A Genealogy of Trauma: Anatomy of a Suicide at the Royal Court Theatre

Hattie Morahan and Sophia Pettit in Alice Birch’s Anatomy of a Suicide. Photo courtesy of Stephen Cummiskey.

Alice Birch is on a roll. Her feminist play Revolt. She Said. Revolt Again was the co-winner of the 2014 George Devine Award. In 2016 Birch was selected as one of the Creative England 50. Her screenwriting debut, Lady Macbeth, adapted from the Russian novella by Nikolai Leskov, has won numerous awards. So, it was with great anticipation that I went to Anatomy of a Suicide at the Royal Court on the night of the general election. As it turned out, the title of her play became increasingly apropos as the constituency results rolled in later on that evening.

As the name suggests, Anatomy of a Suicide does not offer light relief. Looking at three generations of women, Birch explores how Carol’s depression and suicide affects her descendants. The director, Katie Mitchell, delivers a powerful representation of trauma’s devastating effects, but the play’s form makes it difficult to fully engage with it.

Three stories are played alongside one another, their scenes overlapping on stage: Carol; her daughter, Anna; and her granddaughter, Bonnie. This device conveys how Carol’s life affected Anna’s, their two lives shaping Bonnie’s in turn. Carol’s despair – we learn – is as present in the lives of her daughter and granddaughter as it was in her own. This playing with form, displaying the past in the present, is reminiscent of Art Spiegelman’s representation of the trauma of the Holocaust affecting successive generations of a Jewish family in his graphic novel, Maus. It is a brilliant idea and Mitchell almost pulls it off; the problem is that human beings are not designed to multi-task. Having three scenes go on at the same time is distracting; it was nearly impossible to focus on just one. This deflects from some very good dialogue and at times makes the play somewhat tiresome to watch, particularly when coupled with the fact that the play needed some pruning.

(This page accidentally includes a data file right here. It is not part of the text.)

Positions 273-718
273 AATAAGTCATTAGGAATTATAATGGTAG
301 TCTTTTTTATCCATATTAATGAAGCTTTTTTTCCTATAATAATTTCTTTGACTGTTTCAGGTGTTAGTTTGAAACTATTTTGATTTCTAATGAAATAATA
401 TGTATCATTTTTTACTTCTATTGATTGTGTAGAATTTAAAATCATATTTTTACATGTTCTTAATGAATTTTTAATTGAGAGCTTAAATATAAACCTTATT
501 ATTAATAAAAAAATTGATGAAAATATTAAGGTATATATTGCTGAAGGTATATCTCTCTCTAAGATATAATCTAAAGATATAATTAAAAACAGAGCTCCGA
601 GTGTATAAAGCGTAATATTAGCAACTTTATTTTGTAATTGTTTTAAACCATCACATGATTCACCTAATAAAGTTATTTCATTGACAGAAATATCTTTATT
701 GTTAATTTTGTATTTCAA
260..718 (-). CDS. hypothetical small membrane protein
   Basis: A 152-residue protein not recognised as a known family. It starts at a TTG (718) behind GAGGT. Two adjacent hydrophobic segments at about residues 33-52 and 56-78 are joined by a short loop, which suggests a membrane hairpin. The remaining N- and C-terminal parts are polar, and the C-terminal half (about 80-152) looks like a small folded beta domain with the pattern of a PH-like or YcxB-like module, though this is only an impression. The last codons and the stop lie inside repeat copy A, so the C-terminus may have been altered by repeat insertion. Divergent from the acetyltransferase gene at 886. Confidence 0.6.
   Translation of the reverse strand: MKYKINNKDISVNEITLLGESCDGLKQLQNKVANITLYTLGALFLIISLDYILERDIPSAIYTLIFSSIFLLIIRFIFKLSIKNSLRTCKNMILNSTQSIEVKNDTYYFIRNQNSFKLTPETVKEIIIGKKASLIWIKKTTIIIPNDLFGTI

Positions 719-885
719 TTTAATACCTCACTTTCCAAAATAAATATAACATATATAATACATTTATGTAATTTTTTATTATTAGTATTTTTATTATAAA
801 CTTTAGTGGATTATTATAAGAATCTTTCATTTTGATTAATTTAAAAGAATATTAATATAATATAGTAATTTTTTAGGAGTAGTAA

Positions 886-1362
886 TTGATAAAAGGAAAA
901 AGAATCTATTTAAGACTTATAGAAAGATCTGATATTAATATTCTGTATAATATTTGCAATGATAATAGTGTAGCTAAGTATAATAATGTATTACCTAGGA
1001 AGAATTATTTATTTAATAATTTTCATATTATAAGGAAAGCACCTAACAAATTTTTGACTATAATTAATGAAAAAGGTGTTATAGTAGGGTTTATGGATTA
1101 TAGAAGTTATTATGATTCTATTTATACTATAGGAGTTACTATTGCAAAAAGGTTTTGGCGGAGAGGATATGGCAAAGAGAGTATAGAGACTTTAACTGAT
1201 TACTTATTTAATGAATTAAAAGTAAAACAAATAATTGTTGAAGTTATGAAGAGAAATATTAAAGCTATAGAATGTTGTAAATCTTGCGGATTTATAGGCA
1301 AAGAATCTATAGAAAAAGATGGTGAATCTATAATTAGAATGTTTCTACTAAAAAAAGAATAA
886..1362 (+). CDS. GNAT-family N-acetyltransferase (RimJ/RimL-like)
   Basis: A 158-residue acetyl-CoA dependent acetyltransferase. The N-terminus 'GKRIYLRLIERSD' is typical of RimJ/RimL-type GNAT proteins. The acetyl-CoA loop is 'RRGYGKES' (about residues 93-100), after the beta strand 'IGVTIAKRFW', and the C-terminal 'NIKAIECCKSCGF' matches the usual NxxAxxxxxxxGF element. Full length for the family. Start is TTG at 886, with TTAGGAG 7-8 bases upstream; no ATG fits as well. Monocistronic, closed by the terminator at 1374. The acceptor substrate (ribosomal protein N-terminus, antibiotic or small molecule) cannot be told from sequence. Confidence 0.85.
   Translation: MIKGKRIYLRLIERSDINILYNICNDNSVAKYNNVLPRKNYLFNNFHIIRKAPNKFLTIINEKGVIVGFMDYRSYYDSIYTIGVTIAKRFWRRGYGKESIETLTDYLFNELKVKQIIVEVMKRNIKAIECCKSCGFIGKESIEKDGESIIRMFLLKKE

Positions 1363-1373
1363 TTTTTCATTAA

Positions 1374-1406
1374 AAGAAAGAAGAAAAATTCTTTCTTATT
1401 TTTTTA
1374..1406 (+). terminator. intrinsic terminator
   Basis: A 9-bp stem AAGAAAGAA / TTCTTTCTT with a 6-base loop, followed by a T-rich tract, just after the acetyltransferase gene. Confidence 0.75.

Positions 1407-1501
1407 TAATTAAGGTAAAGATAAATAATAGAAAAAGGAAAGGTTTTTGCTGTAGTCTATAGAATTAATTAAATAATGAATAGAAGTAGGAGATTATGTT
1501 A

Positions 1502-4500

Nevertheless, Mitchell’s production is impressive, with a sharp attention to detail. For example, even the scene changes are used with effect. Carol, Anna and Bonnie’s unhappiness is – at least partly – the result of controlling partners, unwilling to give these women the independence they need. The scene changes underscore these women’s lack of agency, with their being undressed and dressed by their partners. This exposure makes uncomfortable watching. Without giving too much away, there are a number of moments that are very difficult to watch, the horror of these women’s lives spilling over into the audience, passing the trauma onto it in turn.

Anatomy of a Suicide  is not entirely heavy, however; there are some very, very funny moments – and not one of these is lost.  Credit must also go to the brilliant performances of all the actors. Kate O’Flynn, who plays Anna, in particular, was outstanding, playing a range of emotions and states (including a very funny scene when Anna is high on drugs) utterly convincingly. In the end, Anatomy of a Suicide is an interesting play and Mitchell’s production is excellent. Birch’s ball is continuing to roll.

Anatomy of a Suicide continues at the Royal Court Theatre until July 8. Tickets are available from £12.

Emily Bueno

About Emily Bueno

Emily Bueno has an M.Phil in literature from Trinity College, Dublin. She has written for the Telegraph Culture section and the TLS. She is a trainee solicitor and lives in London.

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